I am important to her. She comes and goes.
Each morning it is her face that replaces the darkness.
In me she has drowned a young girl, and in me an old woman
Rises toward her day after day, like a terrible fish.

red dirt girl said...

LOL !!

I love how you are so able to swoop in and synthesize a random post into one succinct, coherent thought.

"but my mind is slowly learning to compensate." ~ I love this part !!!

Hi Dave!

red dirt girl said...

Soubry ~ Sylvia !!

Were we discussing this poem a couple of weeks ago?? Because I know I had a long discussion with my daughter about it, and surely, I must have shared it with you ... neverthemind - it's perfect for this post. Though I'd argue that the mirror reflects not her beauty, but her ever cycling madness ...


soubriquet said...

The mirror reflects the scary person inside her, the trapped girl, and the evil crone.

Yes, we did discuss her, and how she ended her life. I don't think it's right to blame Ted Hughes, her wayward husband, because Sylvia had been skating around the edge of the whirlpool all her life, had tried several times...
I look at Hughes' womanising as more of an admission of defeat, that Sylvia had left him, in her mind, in heart and soul she was closed off from him, skating inexorably toward doom.

That he loved her is clear, that he was unable to reach her any more is also clear.

red dirt girl said...

I admit to casually tossing Hughes into the pile of "men who wronged their women" category. The truth, of which we will never be privy to, is undoubtedly more complex than can be imagined. We do know that their relationship was tempestuous, passionate and fraught with tensions both good and bad. Did they feed each other's creativity or did they feed OFF of each other (in a more destructive sense)...? I do not know.

I do not condone Hughes' womanizing nor the idea that Sylvia's emotional unavailability gave him just cause to seek comfort elsewhere. It's just not how I operate. I would be much happier if the man in question left me for another woman rather than keep camp on both sides of the river.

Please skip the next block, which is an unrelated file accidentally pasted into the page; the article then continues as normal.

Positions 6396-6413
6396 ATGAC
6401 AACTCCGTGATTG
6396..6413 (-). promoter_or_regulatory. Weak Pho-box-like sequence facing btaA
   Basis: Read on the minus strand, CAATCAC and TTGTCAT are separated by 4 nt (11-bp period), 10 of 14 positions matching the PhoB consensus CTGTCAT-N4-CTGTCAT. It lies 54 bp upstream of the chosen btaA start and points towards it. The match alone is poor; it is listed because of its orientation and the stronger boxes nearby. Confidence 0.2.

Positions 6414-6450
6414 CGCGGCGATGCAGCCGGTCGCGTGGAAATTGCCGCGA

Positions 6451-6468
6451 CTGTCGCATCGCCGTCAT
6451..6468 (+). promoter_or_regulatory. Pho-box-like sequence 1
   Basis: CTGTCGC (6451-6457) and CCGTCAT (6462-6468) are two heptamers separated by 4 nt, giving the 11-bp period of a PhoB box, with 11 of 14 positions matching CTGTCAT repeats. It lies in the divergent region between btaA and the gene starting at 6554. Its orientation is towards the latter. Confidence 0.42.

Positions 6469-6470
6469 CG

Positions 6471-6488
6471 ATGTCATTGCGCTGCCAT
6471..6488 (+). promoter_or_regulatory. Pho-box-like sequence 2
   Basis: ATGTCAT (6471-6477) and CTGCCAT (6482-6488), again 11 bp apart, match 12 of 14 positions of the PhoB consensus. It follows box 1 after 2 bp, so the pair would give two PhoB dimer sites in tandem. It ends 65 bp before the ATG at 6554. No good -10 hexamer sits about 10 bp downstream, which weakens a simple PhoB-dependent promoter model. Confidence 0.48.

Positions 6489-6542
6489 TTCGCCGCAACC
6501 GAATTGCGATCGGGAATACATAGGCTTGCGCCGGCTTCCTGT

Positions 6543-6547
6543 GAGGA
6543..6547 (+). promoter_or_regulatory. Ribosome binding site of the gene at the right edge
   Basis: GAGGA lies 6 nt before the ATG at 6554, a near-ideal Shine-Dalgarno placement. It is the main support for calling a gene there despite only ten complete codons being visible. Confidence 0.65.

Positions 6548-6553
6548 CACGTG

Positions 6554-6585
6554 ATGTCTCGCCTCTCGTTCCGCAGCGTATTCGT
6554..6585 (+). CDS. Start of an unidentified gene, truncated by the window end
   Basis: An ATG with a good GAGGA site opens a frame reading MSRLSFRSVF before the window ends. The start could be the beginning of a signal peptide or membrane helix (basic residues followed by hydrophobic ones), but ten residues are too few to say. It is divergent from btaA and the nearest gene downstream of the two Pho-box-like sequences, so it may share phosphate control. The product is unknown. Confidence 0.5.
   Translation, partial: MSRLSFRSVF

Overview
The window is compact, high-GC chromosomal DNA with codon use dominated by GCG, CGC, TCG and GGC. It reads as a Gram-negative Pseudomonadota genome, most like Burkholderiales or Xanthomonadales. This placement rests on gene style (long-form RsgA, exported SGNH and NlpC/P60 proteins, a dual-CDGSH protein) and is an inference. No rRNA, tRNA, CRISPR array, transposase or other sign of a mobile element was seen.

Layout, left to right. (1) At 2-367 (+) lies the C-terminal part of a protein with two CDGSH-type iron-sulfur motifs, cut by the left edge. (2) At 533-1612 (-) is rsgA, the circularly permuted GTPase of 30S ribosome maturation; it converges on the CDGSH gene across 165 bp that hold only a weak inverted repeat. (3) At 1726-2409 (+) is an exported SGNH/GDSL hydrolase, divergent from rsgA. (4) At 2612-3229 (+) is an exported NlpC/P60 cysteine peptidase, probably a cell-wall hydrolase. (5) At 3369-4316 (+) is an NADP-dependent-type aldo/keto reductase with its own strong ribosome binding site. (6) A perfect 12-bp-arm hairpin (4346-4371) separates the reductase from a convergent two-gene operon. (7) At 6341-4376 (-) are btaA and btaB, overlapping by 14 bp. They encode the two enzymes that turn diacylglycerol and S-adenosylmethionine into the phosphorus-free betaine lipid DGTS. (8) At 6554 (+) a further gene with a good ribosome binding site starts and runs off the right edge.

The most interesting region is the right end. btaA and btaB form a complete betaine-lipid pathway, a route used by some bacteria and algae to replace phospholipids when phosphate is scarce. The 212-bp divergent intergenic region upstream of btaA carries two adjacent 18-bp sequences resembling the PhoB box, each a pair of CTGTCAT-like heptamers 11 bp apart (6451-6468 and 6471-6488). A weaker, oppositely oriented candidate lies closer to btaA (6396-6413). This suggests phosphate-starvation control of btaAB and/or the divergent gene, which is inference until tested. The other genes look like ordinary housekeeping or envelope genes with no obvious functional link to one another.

No, I do not blame Hughes for Sylvia's madness nor her death. I do think, however, that both had large personalities and equally large quantities of narcissism. I see a couple whose forces that fueled their creativity also fueled their self-destructive behaviors.


goatman said...

"camp on both sides of the river" made me smile; you really have it with the metaphors.

As to Sylvia, I wish that she had been diagnosed and treated. It is now suspected that depression (and extreme depression in her case) may be caused by a simple chemical imbalance in the brain and can be treated as such -- as SRRI's maybe.

"Arty" types always make me uneasy anyway, thinking of Hughes.

red dirt girl said...

Hi goatman ~ smile for the 'metaphors' - not sure where that one came from ... it just popped out. I think it is suspected that Sylvia was bi-polar, and yes, treatment could have helped her - maybe. Creative types often feel medications such as SRRI's wrap their creativity in cotton - it feels muffled; as a result, they are not always med-compliant.

I do not know enough about Hughes to comment intelligently on him - Soubry knows more of his story than I. I understand he already had a reputation as a womanizer; Sylvia was repeatedly warned off of him; But she had to have him anyway .... a sad affair for all parties involved, especially the children.